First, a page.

Barcomb, Mike (Concordia University) mbarcomb10@gmail.com

Sheepy, Emily (Concordia University) esheepy@gmail.com

Don’t Quit Now! Monitoring learner volatility and willingness to communicate in a gamified course.

Gamification—the use of game-like elements such as points and levels to motivate learners (Hamari et al., 2014)— may enhance online foreign language instruction. Gamified courses with pronunciation and speaking activities have been found to increase L2 willingness to communicate (WTC) (Barcomb & Cardoso, 2016), “the most immediate determinant of L2 use” (Clément et al., 2003, p. 191). However, individual differences such as learner volatility (i.e., the tendency to abandon tasks) and its opposite, task persistence, also influence WTC (MacIntyre & Doucette, 2010). The objective of this instrumental case study is to develop a measurement framework using user activity logs from within the online course management system to facilitate investigation of learner volatility and to monitor learner interactions (e.g., clicks, views) with course features classified using Pastor Pina et al.’s (2015) structural gamification framework. Eleven L1 Japanese junior-high EFL students residing in Japan used a gamified online course for two weeks. Pretest-posttest comparisons indicate increased WTC and /r/ and /l/ accuracy at the end of the course, but students’ use of the course materials varied widely. Sequential pattern mining and process-analytic methods (Romero et al., 2008) identified patterns in the learners’ interactions with the online course materials that may be associated with improved learning outcomes. Preliminary findings suggest that indicators of learner volatility and persistence can be mined from the user logs, but future studies will be needed to evaluate their predictive validity. The framework could be used to detect maladaptive patterns of learner behavior, and to inform course design.



Barkaoui, Khaled (York University) kbarkaoui@edu.yorku.ca

Valeo, Antonella (York University) antvaleo@yorku.ca

Cook, William R. A. (York University) wracook@yorku.ca

Luke, Jonathan (York University) jrluke@yorku.ca

The mediating role of ESL teachers' conceptions of learning and teaching in their writing assessment practices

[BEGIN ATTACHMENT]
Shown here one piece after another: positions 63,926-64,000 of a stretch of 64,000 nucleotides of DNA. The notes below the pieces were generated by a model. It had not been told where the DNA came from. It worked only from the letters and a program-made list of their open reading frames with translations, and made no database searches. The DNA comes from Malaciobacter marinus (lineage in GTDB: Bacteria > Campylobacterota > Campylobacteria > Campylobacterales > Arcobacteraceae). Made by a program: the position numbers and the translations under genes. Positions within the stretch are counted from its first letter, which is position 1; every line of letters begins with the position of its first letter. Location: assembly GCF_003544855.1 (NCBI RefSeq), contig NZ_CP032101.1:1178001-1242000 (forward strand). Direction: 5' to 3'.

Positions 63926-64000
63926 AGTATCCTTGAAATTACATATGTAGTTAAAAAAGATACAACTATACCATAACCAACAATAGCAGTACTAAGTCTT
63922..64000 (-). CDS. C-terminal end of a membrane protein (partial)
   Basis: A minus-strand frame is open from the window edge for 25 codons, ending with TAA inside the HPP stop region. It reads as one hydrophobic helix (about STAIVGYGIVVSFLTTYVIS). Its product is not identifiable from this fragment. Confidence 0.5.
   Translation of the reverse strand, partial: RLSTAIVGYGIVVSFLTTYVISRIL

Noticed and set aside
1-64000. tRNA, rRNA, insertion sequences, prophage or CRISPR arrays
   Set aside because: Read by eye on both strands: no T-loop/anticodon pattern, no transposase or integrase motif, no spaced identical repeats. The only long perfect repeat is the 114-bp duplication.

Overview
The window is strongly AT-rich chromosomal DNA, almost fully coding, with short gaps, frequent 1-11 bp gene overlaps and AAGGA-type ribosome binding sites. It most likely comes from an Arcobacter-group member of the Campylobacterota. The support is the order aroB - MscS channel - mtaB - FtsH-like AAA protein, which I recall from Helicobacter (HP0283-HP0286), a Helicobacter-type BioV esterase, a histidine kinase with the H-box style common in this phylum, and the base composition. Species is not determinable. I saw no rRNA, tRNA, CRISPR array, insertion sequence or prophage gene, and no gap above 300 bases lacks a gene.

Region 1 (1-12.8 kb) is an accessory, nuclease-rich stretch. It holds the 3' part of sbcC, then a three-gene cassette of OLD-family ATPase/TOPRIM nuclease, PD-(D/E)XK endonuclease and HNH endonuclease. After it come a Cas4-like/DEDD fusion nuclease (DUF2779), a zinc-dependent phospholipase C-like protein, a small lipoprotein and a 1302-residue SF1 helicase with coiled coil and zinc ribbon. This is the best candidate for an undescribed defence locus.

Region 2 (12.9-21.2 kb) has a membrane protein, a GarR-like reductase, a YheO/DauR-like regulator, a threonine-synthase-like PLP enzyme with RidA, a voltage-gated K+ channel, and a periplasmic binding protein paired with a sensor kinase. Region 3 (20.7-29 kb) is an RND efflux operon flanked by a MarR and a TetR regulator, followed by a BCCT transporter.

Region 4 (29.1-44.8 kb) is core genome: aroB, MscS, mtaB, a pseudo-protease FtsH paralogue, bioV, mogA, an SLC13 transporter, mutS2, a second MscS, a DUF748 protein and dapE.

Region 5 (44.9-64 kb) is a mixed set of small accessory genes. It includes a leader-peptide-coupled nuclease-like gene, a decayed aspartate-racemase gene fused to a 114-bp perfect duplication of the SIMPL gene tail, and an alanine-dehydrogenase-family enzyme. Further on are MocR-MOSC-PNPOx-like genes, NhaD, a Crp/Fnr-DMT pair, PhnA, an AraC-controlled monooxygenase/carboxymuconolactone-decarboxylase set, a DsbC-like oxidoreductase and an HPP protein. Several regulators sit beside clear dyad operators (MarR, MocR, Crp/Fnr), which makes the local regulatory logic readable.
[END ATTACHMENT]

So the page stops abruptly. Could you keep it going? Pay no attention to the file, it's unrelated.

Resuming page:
Assessment practices occupy a large portion of ESL teachers’ time and have a great impact on students’ engagement and learning. These practices are in turn strongly influenced by teachers’ conceptions of language learning and teaching and the contexts in which they work. While several studies have examined ESL teachers' classroom assessment practices, there is little research exploring the relationship between how teachers understand language learning and teaching and the decisions they make when assessing their students’ writing (Leung, 2005). This study addresses this gap. Using a case study approach, we investigated the assessment practices and conceptions of nine ESL teachers of adults in three teaching contexts in Canada: immigrant settlement programs, university academic preparation programs, and undergraduate credit-bearing ESL programs. Case studies were developed for each teacher using data gathered from classroom observations of writing assessments, analyses of writing assessment tasks and rubrics, stimulated recalls by teachers about their assessment practices, and in-depth interviews exploring teachers’ conceptions of learning and teaching ESL writing. Data analysis examined how teachers' assessment practices were shaped by their conceptions of the nature of writing, learning and teaching, as well as constraints in their instructional contexts. Preliminary findings suggest that teachers’ conceptions play a complex role in mediating how they develop, use and interpret assessments to evaluate and support their students' writing development and that context has a varied impact on teachers' assessment practices. We discuss the findings and their implications for classroom practice and the design, implementation, and improvement of assessment-related policies and professional development programs.



Barros Santiago, Célia Aparecia (Université Laval) celia-aparecida.barros-santiago.1@ulaval.ca

Conceptualisations of culture: Critical perspectives and language education